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Events | The Agony & The Ecstasy: Schiele and Klimt

The Agony & the Ecstasy: Schiele and Klimt 

  • Location: Marlborough College, Marlborough, Wilts. SN8 1PA
  • Date: 18.07.19 | 5:15pm
  • MCSS attendees only: Please note that unless a guest of Nick, this is a Marlborough Summer School event
  • Book Now: Please email Caroline: ckd@marlboroughcollege.org
MS454

2018 commemorated the centenaries of two doyens of Modernism in Gustav Klimt and Egon Schiele. Both Viennese Secessionists prolific at the fin de siècle, artistically they couldn’t be more disparate. Klimt’s ethereal depictions of amorous liaisons are more akin to the English Decadent Movement as pioneered by J.A.M. Whistler and E.W. Godwin in their erotic languor and use of opulent materials. His interest in spirituality and mysticism chimed later with the pioneers of abstraction in the Bauhaus in Germany, founded the year after his death. Klimt’s father, a Viennese gold engraver, encouraged his son to explore further the Byzantine mosaics of Ravenna and Venice, which accounts for his penchant for resplendent materials in his artworks. Perhaps inevitably, Klimt’s clients were the cultural elite active in the upper echelons of Austrian society at the turn of the century; Adolphe Stoclet among them.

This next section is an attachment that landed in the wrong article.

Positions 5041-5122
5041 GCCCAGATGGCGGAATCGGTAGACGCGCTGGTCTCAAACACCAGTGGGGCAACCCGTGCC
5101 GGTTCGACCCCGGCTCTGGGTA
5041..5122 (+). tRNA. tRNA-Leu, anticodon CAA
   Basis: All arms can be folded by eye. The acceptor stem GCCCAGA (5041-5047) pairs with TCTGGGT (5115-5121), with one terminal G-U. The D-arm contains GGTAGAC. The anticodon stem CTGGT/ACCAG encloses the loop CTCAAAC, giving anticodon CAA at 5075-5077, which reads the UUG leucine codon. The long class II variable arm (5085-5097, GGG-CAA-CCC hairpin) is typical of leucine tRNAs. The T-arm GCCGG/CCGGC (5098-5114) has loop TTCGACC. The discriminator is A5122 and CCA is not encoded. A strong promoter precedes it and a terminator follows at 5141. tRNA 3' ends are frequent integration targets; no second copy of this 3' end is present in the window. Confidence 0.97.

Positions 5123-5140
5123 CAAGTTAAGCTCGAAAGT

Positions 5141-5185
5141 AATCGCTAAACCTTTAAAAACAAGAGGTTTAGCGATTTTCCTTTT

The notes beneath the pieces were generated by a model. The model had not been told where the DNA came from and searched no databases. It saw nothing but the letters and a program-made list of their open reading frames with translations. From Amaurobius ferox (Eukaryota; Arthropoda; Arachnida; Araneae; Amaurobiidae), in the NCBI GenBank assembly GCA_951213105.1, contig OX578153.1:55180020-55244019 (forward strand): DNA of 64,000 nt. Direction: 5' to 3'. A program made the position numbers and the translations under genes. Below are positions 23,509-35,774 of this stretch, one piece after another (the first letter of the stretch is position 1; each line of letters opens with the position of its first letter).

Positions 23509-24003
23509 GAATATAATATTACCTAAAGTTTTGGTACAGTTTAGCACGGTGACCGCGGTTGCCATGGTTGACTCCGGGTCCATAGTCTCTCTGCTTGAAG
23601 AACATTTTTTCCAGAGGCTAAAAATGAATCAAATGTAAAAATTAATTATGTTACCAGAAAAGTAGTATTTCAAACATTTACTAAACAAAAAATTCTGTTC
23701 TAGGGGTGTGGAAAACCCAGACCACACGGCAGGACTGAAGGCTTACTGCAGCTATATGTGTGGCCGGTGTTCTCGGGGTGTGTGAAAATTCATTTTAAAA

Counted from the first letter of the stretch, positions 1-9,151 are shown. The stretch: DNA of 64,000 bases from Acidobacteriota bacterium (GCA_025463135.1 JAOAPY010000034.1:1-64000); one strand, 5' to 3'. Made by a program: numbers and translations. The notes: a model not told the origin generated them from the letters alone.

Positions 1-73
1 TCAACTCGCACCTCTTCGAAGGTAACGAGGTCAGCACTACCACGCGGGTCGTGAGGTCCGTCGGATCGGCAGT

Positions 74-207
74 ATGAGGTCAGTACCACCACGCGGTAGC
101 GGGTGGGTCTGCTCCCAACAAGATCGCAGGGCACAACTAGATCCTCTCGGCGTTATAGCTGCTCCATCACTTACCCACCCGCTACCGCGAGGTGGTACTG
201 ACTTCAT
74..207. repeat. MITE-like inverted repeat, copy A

The artistic eroticism of the female form links both Klimt and Schiele as pioneering practitioners of this fervent period in art, yet the latter eschewed any sense of his guru’s glamour in favour of a scratchy and nervous linearity of style which has found a renaissance in Tracey Emin. The posthumously famous agent provocateur is renowned for restoring the tension between artist and model which the camera had dismantled half a century earlier. Schiele’s obsessions with voyeurism and scopophilia limited his audience to the esoteric and his inimitable etiolated and emaciated figures make us squirm even today in a society ostensibly uncensored, whilst making him a progenitor of Modern German Expressionism also.

This talk is based partly on the Drawings from the Albertina Museum, Vienna exhibition at the Sackler Wing of Galleries, Burlington House, Royal Academy of Arts which ended on 3rd February 2019